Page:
Rich Lowry

    Does terrorism threaten single men or women? One could be forgiven for thinking it doesn't when listening to John Kerry's latest pronouncements on terror. At Temple University the other day, Kerry explained that terrorism is a grave threat to mothers in particular. Terrorism "goes to the very heart of what we value most -- our families," he said. "It strikes at the bond between a mother and child."

    Whether the overriding goal of terrorists is actually to strike at maternal bonding is open to debate, but Kerry has clearly been reading his poll numbers. The Beslan school massacre played out a parent's worst nightmare on TV screens everywhere, and had a discernible effect on the attitudes, and voter preferences, of married women almost immediately.

    Republican strategist David Winston says the economy and jobs had been the top concerns of married women all year, but defense and terrorism became the top issues in August, after the Democratic Convention (where there was lots of talk of terrorism, in between the Vietnam flashbacks). Then terror and defense became even more important for married women in September in the wake of the Beslan massacre. "Women are engaging on defense and terror because of what they saw at that school," says Winston. "It made the threat very present and very vivid."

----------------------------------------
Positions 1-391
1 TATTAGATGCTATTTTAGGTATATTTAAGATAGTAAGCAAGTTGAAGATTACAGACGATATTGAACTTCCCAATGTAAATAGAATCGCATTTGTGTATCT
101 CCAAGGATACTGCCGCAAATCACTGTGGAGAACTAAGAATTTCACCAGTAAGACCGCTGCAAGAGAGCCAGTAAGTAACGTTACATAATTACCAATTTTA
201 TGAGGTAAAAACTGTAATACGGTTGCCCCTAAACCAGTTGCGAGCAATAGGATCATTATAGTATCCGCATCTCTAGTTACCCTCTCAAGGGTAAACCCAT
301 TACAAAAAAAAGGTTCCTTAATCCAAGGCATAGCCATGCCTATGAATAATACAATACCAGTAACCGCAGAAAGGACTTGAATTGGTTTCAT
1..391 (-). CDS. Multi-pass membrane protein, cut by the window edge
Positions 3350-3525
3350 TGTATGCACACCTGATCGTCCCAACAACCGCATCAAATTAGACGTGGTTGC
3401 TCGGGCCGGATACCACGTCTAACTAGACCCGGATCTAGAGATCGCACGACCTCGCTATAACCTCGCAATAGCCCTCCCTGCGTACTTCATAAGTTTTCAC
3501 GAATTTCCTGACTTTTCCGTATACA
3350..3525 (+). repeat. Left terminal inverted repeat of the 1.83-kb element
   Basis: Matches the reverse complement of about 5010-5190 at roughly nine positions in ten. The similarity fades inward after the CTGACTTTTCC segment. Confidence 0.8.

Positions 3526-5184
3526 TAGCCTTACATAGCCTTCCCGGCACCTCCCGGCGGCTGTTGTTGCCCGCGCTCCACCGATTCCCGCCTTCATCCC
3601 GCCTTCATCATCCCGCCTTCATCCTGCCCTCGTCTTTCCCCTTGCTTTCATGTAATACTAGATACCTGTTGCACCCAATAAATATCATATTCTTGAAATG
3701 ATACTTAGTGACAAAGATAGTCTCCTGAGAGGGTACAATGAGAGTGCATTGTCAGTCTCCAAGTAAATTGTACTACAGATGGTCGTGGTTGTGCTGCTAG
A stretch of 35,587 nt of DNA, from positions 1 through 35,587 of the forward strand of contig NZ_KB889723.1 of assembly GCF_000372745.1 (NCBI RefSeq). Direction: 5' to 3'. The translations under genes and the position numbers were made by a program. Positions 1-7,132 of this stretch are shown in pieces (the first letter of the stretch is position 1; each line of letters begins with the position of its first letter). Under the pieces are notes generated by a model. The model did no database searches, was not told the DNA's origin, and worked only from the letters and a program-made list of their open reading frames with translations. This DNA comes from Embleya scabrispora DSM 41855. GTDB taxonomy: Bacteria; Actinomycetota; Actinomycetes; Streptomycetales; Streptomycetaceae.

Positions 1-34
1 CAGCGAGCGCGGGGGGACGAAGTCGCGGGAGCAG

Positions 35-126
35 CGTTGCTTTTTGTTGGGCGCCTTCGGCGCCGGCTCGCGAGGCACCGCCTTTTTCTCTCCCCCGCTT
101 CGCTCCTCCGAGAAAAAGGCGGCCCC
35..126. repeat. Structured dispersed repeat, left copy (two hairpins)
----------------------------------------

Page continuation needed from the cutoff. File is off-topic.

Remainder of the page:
According to Time magazine, Kerry had a typical Democratic lead of 50 percent to 36 percent among women generally in early August. The lead evaporated in early September, and now the two candidates are essentially tied among women -- Kerry 44 percent, Bush 43 percent. Other polls show President Bush ahead among women.

    Married women worried about terrorism have been dubbed -- in the latest cutesy name describing a boutique demographic group -- "security moms." According to GOP pollster Kellyanne Conway, they include both the famous "soccer moms" from the 1990s -- suburban moms who tend to be liberal on abortion, guns and the environment -- and blue-collar moms, who are less well-off than their suburban counterparts. Among both groups Bush has leads on key attributes, such as strong leadership and sticking by his positions. It isn't, says Conway, that the soccer moms have abandoned their liberal-leaning views on social issues, just that those issues have been eclipsed by terrorism and homeland security.


Rich Lowry

Rich Lowry is author of Legacy: Paying the Price for the Clinton Years .
 
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